Example 5. Internal group restructuring exception not applicable; less than 80 percent owned corporation.
(i) Facts. The facts are the same as in Example 2, except that P owns 55 shares of USS stock, and A, a person unrelated to P, holds 45 shares of USS stock. P and A exchange their shares of USS stock for 55 shares and 45 shares of FS stock, respectively.

(ii) Analysis. FS has acquired substantially all the properties held directly or indirectly by USS pursuant to a plan. P, the common parent of the EAG after the acquisition, did not hold directly or indirectly 80 percent or more of the stock (by vote and value) of USS before the acquisition, and after the acquisition P does not hold directly or indirectly 80 percent or more of the stock (by vote and value) of FS. Thus, the acquisition is not an internal group restructuring described in paragraph (c)(1) of this section, and the general rule of paragraph (b) of this section applies. Under paragraph (b) of this section, the FS stock held by P, a member of the EAG, is not included in either the numerator or the denominator of the ownership fraction. Accordingly, the ownership fraction is 45/45. If the condition in section 7874(a)(2)(B)(iii) is satisfied, FS is a surrogate foreign corporation which is treated as a domestic corporation under section 7874(b).

Example 6. Internal group restructuring; hook stock.
(i) Facts. USS, a domestic corporation, has 100 shares of stock outstanding. P, a corporation, holds 80 shares of USS stock. The remaining 20 shares of USS stock are held by A, a person unrelated to P. USS owns all 30 outstanding shares of FS, a foreign corporation. Pursuant to a plan, FS forms Merger Sub, a domestic corporation. Under a merger agreement and state law, Merger Sub merges into USS, with USS surviving the merger as a subsidiary of FS. In exchange for their USS stock, P and A, the former shareholders of USS, respectively receive 56 and 14 shares of FS stock. USS continues to hold 30 shares of FS stock.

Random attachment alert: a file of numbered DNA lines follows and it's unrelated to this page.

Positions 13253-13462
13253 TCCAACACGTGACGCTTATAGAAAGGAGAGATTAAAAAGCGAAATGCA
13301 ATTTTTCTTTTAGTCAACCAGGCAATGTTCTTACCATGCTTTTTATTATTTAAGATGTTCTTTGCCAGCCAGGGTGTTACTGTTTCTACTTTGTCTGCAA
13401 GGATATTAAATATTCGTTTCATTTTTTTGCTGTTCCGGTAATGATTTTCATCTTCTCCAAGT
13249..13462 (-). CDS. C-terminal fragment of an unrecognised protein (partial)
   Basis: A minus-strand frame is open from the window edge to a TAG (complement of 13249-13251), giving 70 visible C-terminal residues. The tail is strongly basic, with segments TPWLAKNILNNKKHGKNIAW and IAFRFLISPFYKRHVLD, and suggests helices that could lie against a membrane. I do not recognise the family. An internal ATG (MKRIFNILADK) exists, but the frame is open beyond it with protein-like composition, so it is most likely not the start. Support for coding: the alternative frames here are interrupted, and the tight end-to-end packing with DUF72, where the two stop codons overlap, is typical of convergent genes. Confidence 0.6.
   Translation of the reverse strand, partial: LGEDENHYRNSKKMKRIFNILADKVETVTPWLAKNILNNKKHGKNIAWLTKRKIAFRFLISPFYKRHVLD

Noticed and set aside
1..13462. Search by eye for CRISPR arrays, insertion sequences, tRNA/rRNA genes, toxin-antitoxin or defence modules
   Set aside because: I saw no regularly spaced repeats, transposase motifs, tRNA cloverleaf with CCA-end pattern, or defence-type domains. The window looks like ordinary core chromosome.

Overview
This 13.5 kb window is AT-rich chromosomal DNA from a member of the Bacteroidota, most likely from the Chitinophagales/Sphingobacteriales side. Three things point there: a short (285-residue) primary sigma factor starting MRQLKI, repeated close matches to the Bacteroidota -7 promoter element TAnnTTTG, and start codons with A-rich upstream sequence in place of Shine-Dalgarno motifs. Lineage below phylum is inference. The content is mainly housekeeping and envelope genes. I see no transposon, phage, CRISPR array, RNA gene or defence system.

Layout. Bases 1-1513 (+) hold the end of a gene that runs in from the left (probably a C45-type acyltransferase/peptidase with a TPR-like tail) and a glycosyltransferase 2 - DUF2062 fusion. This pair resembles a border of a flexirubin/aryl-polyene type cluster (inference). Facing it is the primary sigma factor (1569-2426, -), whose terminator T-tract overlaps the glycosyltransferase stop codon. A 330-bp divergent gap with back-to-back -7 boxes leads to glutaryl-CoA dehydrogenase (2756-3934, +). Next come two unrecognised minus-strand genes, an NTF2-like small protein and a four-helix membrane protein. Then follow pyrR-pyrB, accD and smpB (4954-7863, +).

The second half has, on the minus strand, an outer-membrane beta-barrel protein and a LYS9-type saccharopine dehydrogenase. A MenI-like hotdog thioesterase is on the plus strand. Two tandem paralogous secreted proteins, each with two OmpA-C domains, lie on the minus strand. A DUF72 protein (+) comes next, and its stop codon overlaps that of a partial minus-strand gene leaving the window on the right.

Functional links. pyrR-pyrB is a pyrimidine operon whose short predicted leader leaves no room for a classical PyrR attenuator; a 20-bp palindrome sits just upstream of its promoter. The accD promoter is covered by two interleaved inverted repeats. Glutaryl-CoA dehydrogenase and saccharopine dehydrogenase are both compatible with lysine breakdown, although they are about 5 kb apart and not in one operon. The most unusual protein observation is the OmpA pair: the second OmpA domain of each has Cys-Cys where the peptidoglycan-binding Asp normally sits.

(ii) Analysis. FS has indirectly acquired substantially all the properties held directly or indirectly by USS pursuant to a plan. Under paragraph (b) of this section, the shares of FS stock held by P and USS, both of which are members of the EAG, are not included in either the numerator or denominator of the ownership fraction, unless the acquisition results in an internal group restructuring or loss of control of USS such that the exception of paragraph (c)(1) of this section applies. In determining whether the acquisition of USS is an internal group restructuring, under paragraph (e)(2) of this section, the FS stock held by USS is disregarded. Because P held directly or indirectly 80 percent or more of the stock (by vote and value) of USS before the acquisition, and after the acquisition P holds directly or indirectly 80 percent or more of the stock (by vote and value) of FS (when disregarding the FS stock held by USS), the acquisition is an internal group restructuring and the exception of paragraph (c)(1) of this section applies. Accordingly, when determining whether FS is a surrogate foreign corporation, the FS stock held by P is included in the denominator, but not the numerator of the ownership fraction. However, under paragraph (b) of this section, the FS stock held by USS is not included in either the numerator or denominator of the ownership fraction. Accordingly, the ownership fraction is 14/70, or 20 percent, since only the stock held by A is included in the numerator, and the stock held by both P and A is included in the denominator. Accordingly, FS is not a surrogate foreign corporation.